Review: Tuesdays with Morrie by Mitch Albom

I am was propped on a bed at my maternal grandfather’s place. I struck a lottery when I found for novels stowed away in a corner of a cupboard.

There’s Arthur Hailey & Sidney Sheldon apart from Mitch Albom. Unfortunately, the edges of the first fifty pages or so of Hailey’s first novel (guess which one?) have been munched away.

But that’s okay. I still have the others. I feel like hugging all these old books with their yellowing pages and cracking spines with all the strength in my arms. Books are such absurd things; they enchant despite shoddiness that time slaps from cover to cover.

Mitch Albom has a way with words.

Continue reading


Book Review: Every Perfect Gift, Dorothy Love

The last time I read romance, it was Dear John by Nicholas Sparks back in high school.

But then school ended, and much before that, my favorite librarian Anagha ma’am’s tenure did. She happened to be my go-to person for whatever questions I’d have under the sun. I could tell her what sort of story I was in mood to read and she instantly listed authors and urged me to go search for them. Not always, though.
To someone who read Enid Blyton till well into early middle school, she thoroughly emphasized the importance of exploring works by different people, across genres (particularly addressing my disdain for autobiographies back then: they all looked boring!)
 Every Perfect Gift is the final book in a series featuring a young woman by the name of Sophie Caldwell who returns to her town Hickory Ridge, Tennessee.
Overcome with awe over the changes the place and its people had undergone and overcome with the determination to revive the town newspaper, she lands her first interview with successful architect and businessman Ethan Heyward, who has built a majestic resort in the mountains above Hickory Ridge, drawing wealthy tourists from all over the country.
Sparks fly. But what if…?
In a time of bright calico skirts and wicker baskets full of bread, you almost hear horses neigh in the town’s livery. Small place, characters quilted together, a place where everyone knew everyone. The times are on the singing tip of revolution: the economy is looking up, women would get a right to vote… And maybe African blood won’t equal shame by horrible ancient alchemy any longer. Who knows.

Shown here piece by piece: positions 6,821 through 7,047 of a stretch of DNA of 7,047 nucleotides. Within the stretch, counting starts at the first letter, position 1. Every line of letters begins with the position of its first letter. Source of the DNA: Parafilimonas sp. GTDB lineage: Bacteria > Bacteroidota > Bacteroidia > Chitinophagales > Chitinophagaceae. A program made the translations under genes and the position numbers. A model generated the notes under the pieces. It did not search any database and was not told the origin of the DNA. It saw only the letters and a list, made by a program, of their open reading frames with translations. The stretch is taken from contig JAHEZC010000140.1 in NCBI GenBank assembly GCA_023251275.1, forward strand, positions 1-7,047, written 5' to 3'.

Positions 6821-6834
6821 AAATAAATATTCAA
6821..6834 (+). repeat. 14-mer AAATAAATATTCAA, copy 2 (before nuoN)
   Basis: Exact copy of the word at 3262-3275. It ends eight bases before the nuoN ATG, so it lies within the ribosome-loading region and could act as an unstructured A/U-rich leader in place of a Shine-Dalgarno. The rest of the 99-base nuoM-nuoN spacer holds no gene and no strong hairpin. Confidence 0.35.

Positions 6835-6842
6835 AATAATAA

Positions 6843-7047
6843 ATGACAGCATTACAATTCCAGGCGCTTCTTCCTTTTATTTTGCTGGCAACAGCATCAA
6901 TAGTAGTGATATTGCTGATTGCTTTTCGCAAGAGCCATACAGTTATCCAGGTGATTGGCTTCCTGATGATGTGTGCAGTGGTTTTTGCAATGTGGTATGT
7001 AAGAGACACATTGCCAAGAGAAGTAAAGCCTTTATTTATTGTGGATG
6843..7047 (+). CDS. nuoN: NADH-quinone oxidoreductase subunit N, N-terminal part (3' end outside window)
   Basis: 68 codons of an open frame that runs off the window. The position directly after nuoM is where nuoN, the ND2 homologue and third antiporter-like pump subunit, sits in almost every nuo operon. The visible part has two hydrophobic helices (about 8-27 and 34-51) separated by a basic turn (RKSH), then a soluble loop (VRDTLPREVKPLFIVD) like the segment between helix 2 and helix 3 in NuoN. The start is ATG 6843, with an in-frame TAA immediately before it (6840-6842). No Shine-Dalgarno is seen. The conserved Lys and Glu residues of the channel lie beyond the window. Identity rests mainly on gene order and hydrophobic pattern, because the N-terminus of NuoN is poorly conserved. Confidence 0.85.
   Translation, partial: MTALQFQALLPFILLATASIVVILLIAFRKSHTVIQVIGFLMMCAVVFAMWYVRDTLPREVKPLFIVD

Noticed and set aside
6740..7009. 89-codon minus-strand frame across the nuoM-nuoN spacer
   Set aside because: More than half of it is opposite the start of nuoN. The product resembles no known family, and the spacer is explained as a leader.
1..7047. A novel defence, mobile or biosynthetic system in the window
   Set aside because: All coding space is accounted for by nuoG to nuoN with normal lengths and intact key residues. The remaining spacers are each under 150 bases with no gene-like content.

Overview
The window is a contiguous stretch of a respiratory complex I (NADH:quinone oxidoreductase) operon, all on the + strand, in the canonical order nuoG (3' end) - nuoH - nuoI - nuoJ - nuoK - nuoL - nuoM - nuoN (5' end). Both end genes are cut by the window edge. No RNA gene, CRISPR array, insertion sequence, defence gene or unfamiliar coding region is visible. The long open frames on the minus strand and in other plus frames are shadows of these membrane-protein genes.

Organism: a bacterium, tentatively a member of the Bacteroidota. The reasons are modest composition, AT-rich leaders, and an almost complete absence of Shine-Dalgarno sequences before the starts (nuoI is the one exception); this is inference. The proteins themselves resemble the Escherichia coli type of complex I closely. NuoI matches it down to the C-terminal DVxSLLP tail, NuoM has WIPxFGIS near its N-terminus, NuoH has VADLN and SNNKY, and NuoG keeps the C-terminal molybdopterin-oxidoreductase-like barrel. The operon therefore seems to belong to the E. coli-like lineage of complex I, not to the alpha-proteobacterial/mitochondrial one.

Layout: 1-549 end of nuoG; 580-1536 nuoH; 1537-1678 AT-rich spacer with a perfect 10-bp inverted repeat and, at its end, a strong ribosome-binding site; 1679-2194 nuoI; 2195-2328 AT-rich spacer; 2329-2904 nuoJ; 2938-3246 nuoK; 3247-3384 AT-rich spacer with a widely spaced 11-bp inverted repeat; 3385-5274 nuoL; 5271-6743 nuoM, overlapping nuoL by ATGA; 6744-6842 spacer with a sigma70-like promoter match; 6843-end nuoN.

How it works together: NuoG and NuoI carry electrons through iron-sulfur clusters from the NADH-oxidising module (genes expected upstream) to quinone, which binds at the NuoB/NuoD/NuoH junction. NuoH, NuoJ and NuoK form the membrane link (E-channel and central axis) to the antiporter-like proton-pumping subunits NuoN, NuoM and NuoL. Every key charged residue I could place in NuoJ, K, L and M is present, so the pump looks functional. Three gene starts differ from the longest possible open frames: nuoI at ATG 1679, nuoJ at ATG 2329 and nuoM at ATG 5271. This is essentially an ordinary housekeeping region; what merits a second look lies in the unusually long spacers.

1886 sounds so much like 2013; women could be taken for granted very easily. It is this conviction of Sophie’s that made  Ethan fall for the willowy figure of grace.
There is a tragic secret the enigmatic Heyward smoothly hid. Sophie’s ran way back in time when she was the mongrel the Texans despised, till the Caldwells came along.
Towards the beginning of the book, the predominantly romantic mood is understated and negative. The characters could have done with a little more definition; the onslaught of names and lodgings become too much for a nap-deprived kid to handle, but that is probably what happens when you read the last book in a trilogy.
There are certain things that Dorothy Love touches upon, which are endearing, like description of working of a rotary press in vivid detail and of a pair of ink-stained hands fixing broken parts. Even how depicts she the racial tension and attitudes against the larger backdrop of privation just in time to rescue the common from the gallows of depression.
The writer’s first attempt at Christian fiction elicits sentiment as she relates stories of the lively town; hubbub of a man’s marriage with an older woman and Sophie’s conundrum over whether it be her career over a relationship turn out to be work to keep your interest alive.
Light and quick paced like Sophie’s favorite mare, the popping fizzling novel, though highly predictable, makes for a good read in thirty three chapters. While Ethan intrigues Sophie no end, she is petrified he will reject her like everyone else if he learns of her lineage; Ethan is taken in by Sophie’s breathtaking beauty and sharp intelligence.
As his past catches up with the new love fawning in his life, the lolabsDorothy Love reminds us that people fall in love with humans too.

Review: Death Note

Name rings a bell?

Desu Noto follows high schooler Yagami Light as a notebook becomes his instrument to deliver justice to the masses and later, means to greater evil.

I have been following Bleach for a few years now, so the first episode that shows goody two shoes Yagami aceing his national tests all over again elicited a poker face from me because Bleach had a similar beginning and two, from the looks of it, did not seem like the most fun series.

Death gods or shinigami are a lazy lot in DN, much unlike those in the Seireitei; while Bleach happened to take on a fight-styled approach to the general concept of a system of Death gods, creator Tsugomi Ohba chose to spin a suspenseful yarn instead. The Shinigami world is an apt reflection of their rottenness. On one such nondescript day, a death god drops his death note.

‘It may get interesting.’

The Death Note seems like a boring bunch of pages strung together.

The human whose name is written in this notebook shall die.

Like all tools, the borders around this notebook’s actions and its impact are chalked out by its user.

As the story progresses, Smarty Pants Light unravels more of the finer intricacies that hang around the Death Note in curls, with Ryuk spending his days in the Yagami household; his mission in the human world was probably to the rid the world of all its apples.

Ryuk can haz apples?

Remember when Uncle Ben said that with ‘great power comes great responsibility’? It wasn’t only the spider bites he meant. When you gain unbridled, an unaccounted-for power with no god, you lose all semblance of society-has-stamped-and-approved human traits and descend into role playing your peremptory whims. Continue reading